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601 School Street
Coraopolis, PA, 15108
United States

Welcome to Coraopolis History Archive!  On this site, the history of Cory, PA comes alive through the images and stories of those who have called Coraopolis home throughout the years.  Come browse through historic postcards or read about the history of the businesses and industrialists that put Coraopolis on the map.  Also featured is Maiden City Blog, which explains the story of the borough through engaging posts. Looking for volunteer opportunities to make our community better? Coraopolis History Archive has that as well!  Check us out and tell a friend!

 

History Research Archive for the Borough of Coraopolis, Pennsylvania, near Moon Township, Pennsylvania, in Allegheny County, Pennsylvania, including Coraopolis Cemeteries, Coraopolis Maps, Coraopolis Industries, and Coraopolis Photographs.

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Maiden City Blog

Maiden City Blog is a must-follow for those interested in the history of Coraopolis, Pennsylvania!  As a supplement to Coraopolis History Archive, Maiden City Blog provides insights and background to the history of our beloved Cory, PA.  Follow us on twitter at @maidencityblog to receive real-time updates!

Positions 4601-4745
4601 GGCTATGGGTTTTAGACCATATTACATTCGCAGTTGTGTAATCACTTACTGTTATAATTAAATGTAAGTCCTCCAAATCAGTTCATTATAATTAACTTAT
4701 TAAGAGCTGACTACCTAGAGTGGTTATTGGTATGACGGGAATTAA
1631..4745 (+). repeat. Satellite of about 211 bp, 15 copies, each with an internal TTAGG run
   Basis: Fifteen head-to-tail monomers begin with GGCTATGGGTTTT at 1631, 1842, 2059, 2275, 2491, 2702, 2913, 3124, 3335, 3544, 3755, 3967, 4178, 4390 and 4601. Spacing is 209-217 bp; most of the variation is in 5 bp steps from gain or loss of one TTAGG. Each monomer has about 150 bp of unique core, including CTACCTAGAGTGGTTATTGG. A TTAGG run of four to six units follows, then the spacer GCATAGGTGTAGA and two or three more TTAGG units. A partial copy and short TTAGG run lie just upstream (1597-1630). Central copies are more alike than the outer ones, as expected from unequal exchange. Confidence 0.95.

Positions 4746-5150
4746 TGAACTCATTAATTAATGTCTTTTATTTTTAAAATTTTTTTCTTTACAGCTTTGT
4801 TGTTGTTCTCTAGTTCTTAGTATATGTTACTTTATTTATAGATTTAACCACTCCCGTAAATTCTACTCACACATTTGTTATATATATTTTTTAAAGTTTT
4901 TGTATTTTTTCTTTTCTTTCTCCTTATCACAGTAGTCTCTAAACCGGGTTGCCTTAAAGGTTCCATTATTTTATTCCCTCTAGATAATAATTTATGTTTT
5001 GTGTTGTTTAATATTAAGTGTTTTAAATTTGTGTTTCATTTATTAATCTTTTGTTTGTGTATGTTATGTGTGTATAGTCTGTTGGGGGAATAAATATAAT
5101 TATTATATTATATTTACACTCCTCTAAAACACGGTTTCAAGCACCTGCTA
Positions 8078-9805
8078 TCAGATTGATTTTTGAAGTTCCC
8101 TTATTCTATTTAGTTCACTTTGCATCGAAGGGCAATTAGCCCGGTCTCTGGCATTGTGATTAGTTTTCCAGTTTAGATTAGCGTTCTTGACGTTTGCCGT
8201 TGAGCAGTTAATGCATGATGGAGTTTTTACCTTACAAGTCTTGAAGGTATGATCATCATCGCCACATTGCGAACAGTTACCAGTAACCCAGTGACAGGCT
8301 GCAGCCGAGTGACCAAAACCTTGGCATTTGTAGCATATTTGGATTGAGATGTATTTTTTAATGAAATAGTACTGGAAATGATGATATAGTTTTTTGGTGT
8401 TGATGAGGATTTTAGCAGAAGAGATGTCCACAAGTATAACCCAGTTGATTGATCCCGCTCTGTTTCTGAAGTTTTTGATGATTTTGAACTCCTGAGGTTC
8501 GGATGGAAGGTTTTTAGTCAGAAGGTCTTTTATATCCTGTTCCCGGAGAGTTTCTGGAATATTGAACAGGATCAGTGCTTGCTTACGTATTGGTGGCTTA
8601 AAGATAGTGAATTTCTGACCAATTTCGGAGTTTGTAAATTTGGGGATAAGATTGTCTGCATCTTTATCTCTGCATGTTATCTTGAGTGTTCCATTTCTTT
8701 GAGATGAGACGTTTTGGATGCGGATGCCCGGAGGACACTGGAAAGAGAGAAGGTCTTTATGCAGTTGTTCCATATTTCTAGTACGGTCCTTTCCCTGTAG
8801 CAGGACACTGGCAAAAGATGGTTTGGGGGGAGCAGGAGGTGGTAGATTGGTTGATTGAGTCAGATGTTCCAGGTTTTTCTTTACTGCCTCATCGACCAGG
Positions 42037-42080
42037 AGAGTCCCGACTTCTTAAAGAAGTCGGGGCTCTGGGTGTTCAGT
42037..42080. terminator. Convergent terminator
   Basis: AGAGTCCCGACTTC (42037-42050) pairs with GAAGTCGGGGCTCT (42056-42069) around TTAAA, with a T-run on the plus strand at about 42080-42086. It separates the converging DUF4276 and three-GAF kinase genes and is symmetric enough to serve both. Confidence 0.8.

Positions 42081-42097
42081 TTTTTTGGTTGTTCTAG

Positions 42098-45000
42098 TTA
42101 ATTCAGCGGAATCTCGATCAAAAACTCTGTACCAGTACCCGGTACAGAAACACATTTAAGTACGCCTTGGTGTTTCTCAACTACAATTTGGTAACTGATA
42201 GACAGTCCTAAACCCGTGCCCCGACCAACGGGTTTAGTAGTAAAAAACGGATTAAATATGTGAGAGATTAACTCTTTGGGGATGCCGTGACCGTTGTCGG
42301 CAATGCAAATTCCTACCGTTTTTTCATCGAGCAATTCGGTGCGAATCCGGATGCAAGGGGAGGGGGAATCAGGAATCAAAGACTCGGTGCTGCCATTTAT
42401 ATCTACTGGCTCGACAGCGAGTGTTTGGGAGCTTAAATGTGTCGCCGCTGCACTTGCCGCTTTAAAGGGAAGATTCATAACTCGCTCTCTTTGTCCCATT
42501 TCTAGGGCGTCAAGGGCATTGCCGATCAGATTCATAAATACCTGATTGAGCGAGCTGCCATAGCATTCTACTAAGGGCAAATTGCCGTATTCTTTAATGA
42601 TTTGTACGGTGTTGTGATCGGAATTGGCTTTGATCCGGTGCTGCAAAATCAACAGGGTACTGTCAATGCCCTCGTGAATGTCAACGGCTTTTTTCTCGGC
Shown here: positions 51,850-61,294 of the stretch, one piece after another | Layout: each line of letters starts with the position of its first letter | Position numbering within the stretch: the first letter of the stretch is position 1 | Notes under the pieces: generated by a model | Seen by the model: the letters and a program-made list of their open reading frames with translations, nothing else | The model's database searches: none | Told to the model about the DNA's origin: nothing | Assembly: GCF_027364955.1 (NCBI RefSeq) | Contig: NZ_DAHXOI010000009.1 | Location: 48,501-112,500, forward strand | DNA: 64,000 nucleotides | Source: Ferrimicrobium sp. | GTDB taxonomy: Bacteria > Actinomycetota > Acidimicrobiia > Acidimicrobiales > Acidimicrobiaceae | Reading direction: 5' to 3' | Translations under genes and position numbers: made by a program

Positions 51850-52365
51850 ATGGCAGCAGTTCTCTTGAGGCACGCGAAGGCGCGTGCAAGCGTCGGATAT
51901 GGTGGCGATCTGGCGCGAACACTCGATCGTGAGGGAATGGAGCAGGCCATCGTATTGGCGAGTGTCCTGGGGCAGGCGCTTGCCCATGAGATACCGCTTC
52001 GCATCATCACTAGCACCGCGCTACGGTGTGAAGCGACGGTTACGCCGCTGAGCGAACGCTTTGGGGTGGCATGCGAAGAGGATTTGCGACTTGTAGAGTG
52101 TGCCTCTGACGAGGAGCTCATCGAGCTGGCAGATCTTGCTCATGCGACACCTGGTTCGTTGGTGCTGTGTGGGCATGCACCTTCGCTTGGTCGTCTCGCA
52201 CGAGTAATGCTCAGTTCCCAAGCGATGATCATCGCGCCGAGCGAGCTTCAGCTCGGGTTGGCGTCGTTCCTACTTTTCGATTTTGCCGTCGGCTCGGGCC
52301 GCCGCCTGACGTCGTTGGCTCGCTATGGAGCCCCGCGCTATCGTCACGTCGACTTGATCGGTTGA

History Research Archive for the Borough of Coraopolis, Pennsylvania, near Moon Township, Pennsylvania, in Allegheny County, Pennsylvania, including Coraopolis Cemeteries, Coraopolis Maps, Coraopolis Industries, and Coraopolis Photographs.

Creating a Path Forward

Stacey Christe

We’re a small town with a small historical society.

Small but powerful.

Coraopolitans care passionately about our town - about where we came from, about what used to be here. Everyone I talk to has a story - which is good, because I LOVE stories!

One of the most amazing things I inherited when I joined the historical society was a legacy of people who fought hard for our little space in the library and who diligently scoured and saved every scrap of memorabilia this town had to offer. Our benefactors over the years have been so generous. We love that they think of us and send us treasures to preserve and share with the community. And thanks to the skilled and passionate efforts of Donna and Tom Buchman and Joe Divito, we have a beautifully curated collection of really fantastic artifacts.

And our first order of business to add to that. To continue this legacy by expanding our collection. In order to do that though, we must make room. So, with the help of Emma Jean’s Relics, we are doing just that. But we need your help.

The historical society members have started reviewing our inventory. Before anyone worries - we are first of all, preservationists. We’re not getting rid of any pieces of Coraopolis History for which we don’t already have multiple copies of on our shelves. But we do have duplicates, sometimes triplicates, sometimes… well, you get the idea. People are generous, we are grateful, and soon as you know it, things just… accumulate! And yes, we need to have at least a couple copies of the Semi-Centennial booklet. Do we need 25? eh…? I will say this, we don’t really have room for 25 of them.